Home. As with a lot of four-letter words, it packs a punch.
I have always treasured the word “home” and have guarded its meaning jealously. Born in Mobile, Ala., I lived in five houses in five different cities from birth to age 6. From age 6 to 18, I lived in one, and “home” was always 182 Dixie Street in Lexington, Tennessee.
College in Knoxville was meant to be a stop-over. Knoxville was where I lived, but Lexington was home. Even after I married a Knoxville boy, had children, started cheering for the Vols and the Farragut Admirals, it was hard to for me to designate that honor of “home” to Knoxville. I still felt like a Lexington girl, even after my mother died, and the house on Dixie Street became someone else’s home.
Eventually, though, home became our house in Knoxville, where we will soon celebrate 31 years of residency. Yes, I tend to put down deep roots.
That being said, I have a wanderlust that belies my Taurus tendencies. I love, really love, to travel. From the exotic to the beach to visits with family, traveling makes me happy. My suitcase is never quite empty, and I often plan for the next trip before the current one is over.
This trip, however, has stretched the limits! I left Knoxville on Sept. 28, flew back in the morning of Oct. 2, grabbed more clothes and my husband and left again on Oct. 3.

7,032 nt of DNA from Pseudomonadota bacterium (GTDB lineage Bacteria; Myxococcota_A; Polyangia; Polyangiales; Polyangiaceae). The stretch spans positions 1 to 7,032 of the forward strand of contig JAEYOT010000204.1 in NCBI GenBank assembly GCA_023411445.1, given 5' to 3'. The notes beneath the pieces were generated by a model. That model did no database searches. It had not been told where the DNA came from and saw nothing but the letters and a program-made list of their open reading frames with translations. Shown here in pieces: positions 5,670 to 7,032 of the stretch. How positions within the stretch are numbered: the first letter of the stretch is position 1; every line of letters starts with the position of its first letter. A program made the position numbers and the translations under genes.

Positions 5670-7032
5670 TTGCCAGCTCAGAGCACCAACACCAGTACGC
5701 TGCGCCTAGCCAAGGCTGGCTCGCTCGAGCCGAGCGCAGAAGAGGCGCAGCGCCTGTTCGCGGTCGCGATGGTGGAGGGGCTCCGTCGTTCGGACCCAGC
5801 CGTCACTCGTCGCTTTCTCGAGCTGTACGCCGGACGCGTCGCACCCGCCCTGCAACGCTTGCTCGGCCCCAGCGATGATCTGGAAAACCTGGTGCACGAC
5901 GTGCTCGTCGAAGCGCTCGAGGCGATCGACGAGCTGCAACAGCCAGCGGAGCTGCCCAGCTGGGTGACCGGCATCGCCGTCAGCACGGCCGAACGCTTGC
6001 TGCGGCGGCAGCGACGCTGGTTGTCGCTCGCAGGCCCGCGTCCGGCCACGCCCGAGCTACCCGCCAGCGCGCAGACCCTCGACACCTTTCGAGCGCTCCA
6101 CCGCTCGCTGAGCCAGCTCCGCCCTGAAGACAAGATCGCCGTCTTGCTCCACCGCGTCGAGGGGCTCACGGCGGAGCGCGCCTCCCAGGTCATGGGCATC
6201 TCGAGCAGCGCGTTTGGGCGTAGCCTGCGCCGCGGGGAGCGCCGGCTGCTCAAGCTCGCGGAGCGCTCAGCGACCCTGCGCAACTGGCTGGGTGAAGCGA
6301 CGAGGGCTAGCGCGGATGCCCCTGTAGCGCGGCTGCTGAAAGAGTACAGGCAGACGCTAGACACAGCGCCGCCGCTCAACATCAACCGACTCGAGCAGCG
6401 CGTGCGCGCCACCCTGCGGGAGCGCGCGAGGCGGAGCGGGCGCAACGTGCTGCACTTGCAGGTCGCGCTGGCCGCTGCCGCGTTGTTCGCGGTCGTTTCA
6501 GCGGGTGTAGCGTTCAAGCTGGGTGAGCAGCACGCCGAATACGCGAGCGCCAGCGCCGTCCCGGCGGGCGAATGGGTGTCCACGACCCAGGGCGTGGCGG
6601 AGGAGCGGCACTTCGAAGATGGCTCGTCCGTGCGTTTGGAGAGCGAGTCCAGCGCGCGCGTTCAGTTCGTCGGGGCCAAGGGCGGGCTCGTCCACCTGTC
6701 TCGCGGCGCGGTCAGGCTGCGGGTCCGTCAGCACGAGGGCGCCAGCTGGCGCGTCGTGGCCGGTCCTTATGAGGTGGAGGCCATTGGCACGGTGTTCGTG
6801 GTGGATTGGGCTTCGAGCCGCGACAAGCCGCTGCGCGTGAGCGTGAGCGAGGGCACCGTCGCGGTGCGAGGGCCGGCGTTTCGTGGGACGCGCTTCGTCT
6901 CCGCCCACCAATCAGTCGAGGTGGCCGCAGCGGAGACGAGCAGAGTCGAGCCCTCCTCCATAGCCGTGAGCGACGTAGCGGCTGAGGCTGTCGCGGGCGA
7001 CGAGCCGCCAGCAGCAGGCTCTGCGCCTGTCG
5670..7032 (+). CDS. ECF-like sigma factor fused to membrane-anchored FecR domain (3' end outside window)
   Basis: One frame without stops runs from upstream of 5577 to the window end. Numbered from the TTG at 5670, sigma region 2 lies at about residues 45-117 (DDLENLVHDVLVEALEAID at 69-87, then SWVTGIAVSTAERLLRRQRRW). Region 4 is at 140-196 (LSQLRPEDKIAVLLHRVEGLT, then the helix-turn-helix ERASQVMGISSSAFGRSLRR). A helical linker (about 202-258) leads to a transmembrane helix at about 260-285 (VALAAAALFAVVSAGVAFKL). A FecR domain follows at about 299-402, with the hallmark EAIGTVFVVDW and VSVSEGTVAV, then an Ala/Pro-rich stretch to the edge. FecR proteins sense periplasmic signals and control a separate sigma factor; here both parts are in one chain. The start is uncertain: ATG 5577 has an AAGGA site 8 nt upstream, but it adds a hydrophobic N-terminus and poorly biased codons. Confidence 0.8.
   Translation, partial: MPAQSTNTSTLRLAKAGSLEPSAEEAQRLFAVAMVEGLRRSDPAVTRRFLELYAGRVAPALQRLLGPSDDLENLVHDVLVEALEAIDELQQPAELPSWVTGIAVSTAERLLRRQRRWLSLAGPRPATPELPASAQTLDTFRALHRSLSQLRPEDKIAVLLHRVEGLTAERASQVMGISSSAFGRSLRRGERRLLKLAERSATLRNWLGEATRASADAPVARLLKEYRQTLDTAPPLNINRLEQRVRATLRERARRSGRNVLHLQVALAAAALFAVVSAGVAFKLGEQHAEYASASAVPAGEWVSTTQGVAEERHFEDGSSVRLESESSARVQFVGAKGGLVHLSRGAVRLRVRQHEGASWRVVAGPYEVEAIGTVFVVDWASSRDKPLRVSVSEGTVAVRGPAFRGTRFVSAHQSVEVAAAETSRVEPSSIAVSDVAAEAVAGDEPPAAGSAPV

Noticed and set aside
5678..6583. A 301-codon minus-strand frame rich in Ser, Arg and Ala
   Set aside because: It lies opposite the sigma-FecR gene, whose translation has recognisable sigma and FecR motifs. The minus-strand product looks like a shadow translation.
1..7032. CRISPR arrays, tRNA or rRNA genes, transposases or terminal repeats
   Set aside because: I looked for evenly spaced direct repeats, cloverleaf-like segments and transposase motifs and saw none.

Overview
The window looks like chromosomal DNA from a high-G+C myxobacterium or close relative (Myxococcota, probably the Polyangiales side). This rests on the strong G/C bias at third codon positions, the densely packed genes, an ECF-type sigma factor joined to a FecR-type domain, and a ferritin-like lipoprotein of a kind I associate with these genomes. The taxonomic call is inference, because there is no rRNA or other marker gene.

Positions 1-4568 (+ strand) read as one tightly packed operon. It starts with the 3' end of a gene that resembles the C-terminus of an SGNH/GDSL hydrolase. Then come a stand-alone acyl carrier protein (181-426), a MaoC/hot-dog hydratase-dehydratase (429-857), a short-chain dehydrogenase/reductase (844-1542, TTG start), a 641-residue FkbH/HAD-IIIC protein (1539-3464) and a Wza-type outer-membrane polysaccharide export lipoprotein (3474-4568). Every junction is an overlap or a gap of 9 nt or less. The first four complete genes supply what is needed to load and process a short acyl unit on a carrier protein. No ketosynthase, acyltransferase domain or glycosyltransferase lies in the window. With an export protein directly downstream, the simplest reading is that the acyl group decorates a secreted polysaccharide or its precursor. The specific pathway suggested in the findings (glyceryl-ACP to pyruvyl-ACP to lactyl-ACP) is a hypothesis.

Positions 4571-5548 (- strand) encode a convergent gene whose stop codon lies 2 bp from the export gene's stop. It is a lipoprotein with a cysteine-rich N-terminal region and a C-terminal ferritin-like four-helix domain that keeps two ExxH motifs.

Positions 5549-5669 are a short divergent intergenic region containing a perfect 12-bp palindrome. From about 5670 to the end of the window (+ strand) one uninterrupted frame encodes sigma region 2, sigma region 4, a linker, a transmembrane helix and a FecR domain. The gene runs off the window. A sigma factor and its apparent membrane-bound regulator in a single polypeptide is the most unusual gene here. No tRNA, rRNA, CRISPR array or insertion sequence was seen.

I will be back home today, Nov. 2. It has been a dream trip that included a short visit with kids and grandchildren, a 22-night cruise across the Pacific Ocean that included stops in Hawaii, Fiji and New Caledonia and a few days in our destination, Sydney, Australia.
We visited native villages and cosmopolitan cities, walked on one of the top five most beautiful beaches in the world and saw mountains tinged with blue from the abundance of eucalyptus trees.
We petted a koala bear and fed kangaroos. We marveled at Mahler performed by the Sydney Symphony Orchestra in the famed Sydney Opera House. We met interesting people and enjoyed our time away from the everyday routine we seem to slip into.
I missed my family and friends, especially the freedom to call them any time I wanted, as cell service was spotty and expensive. I missed Ms. Lexi, our precious dog, who may or may not be happy to see us as she loves Hannah, our house/dog sitter.
I am most always wishing for “one more day” as we travel home from trips, but this time, I am satisfied. It has been incredible. I would happily do it again. But the roots are begging to stretch a little deeper and feel that stability for a while. I am looking forward to the feel of the familiar and the sights and sounds of Knoxville.
I have kicked up my heels and now am clicking them together, repeating Dorothy Gale’s famous realization: There’s no place like home.